English + Law University Taster One Week Program In London

English + Law University Taster One Week Program in London

Experience operated by

Jorge and your team

We are a team of adventurers that will help you discover the best places in the world. We'll guide you throughout the adventures so you can live unique and life changing experiences.

We are a team of adventurers that will help you discover the best places in the world. We'll guide you throughout the adventures so you can live unique and life changing experiences.

Start planning your experience

 

About experience

Itinerary

Day 1: Sunday | Welcome to London

Stop At: Heathrow Airport London T2,3 (Lhr), Longford, Hounslow TW6, UK
Welcome to our English + Law Pre-University Program. Today, we transfer you from one of London's airports. We will take you to our dorm in the city centre or our Richmond neighbourhood close to the world-famous Thames River. After a short break, we will start exploring both neighbourhoods with our introduction to bus stops, supermarkets, pharmacies and other important local points. This is what you need when you visit a new place. A light welcome meal is served for tonight
Duration: 2 hours

Meals included:
• Dinner
Accommodation included: Depending on your choice your accommodation will be either provided in English families or in the school's dorm.

Day 2: Monday's English Activity Programme : Westminster City and Buckingham Palace

Stop At: Clapham Town, London, UK
Your lesson starts at 9 am and our program aims to prepare our students for their upcoming university career while improving their communication skills in English. University taste programs extensively offer grammar, related vocabulary, reading, writing, listening and speaking in the context of an academic, career-focused subject. Lessons also focus on study skills and introduce our students to life as a student.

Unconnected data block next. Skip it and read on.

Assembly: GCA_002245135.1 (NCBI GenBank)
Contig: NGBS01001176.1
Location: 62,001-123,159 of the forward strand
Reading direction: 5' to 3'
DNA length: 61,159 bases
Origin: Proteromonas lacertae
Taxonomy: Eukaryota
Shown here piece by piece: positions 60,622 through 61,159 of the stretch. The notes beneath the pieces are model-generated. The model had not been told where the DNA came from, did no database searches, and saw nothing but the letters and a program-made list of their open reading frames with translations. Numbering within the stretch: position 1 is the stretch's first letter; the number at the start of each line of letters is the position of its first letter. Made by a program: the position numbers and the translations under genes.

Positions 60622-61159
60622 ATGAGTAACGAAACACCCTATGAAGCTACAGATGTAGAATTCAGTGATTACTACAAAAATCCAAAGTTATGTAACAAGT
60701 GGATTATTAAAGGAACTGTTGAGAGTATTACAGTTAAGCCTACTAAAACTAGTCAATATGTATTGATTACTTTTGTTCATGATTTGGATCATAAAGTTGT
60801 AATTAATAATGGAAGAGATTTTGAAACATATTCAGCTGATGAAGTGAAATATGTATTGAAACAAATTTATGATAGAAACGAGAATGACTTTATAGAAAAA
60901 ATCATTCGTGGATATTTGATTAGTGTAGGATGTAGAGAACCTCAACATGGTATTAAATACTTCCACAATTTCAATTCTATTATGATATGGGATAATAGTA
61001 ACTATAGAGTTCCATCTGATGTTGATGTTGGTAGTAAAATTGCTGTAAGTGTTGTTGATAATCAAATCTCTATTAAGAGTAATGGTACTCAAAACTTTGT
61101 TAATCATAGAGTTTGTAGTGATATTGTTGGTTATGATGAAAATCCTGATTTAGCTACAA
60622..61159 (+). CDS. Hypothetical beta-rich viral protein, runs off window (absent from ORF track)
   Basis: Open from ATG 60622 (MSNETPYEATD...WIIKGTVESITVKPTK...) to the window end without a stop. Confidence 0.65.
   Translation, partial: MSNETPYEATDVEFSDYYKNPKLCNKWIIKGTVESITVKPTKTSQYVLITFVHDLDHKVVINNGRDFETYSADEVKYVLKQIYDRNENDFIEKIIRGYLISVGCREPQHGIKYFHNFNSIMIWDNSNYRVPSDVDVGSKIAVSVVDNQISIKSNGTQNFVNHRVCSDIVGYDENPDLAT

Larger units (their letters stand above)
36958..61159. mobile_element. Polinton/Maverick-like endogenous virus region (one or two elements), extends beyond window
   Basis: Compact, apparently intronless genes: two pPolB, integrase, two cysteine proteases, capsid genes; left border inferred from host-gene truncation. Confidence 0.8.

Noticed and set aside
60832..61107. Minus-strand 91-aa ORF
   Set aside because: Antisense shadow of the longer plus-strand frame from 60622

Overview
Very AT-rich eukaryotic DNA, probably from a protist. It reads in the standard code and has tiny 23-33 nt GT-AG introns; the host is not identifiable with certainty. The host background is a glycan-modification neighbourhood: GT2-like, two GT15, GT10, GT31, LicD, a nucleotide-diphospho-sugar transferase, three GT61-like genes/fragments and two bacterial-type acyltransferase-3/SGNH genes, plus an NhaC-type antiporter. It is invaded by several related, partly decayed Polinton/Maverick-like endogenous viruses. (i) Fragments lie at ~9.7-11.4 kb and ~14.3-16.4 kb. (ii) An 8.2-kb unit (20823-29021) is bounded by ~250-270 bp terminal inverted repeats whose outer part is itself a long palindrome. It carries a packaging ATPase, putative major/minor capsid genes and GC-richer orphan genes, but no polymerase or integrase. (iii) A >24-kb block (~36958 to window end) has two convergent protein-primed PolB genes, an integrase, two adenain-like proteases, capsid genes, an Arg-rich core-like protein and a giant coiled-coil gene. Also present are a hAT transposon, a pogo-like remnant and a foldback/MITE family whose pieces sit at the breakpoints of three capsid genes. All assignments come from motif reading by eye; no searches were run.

Here is today's curriculum:

International Law
- Talking about Developments in EU law

Legal Terms:
- Legal instruments

Listening:
- A seminar on employment law

Debate:
- Employment law and unions
Duration: 3 hours

Stop At: Houses of Parliament, Parliament Square, London SW1A 0AA England
Today's afternoon exploration program starts with some of London's highlights. The Houses of Parliament, known also as the Palace of Westminster is where the two Houses of the Parliament of the United Kingdom (the House of Lords and the House of Commons) conduct their sittings. They lie on the north bank of the River Thames in the London borough of the City of Westminster, close by other government buildings in Whitehall. The oldest part of the building is still in existence, Westminster Hall, which dates from 1097. The palace originally served as a royal residence, but no monarch has lived in it since the 16th century. Most of the present Houses of Parliament structure dates from the 19th century when the Palace was rebuilt after it was almost entirely destroyed by a fire in 1834. The architects responsible for rebuilding the Palace was Sir Charles Barry and Augustus Welby Pugin, and the building is an example of the Gothic revival.
Duration: 20 minutes

Stop At: Westminster Abbey, 20 Dean's Yard Broad Sanctuary, London SW1P 3PA England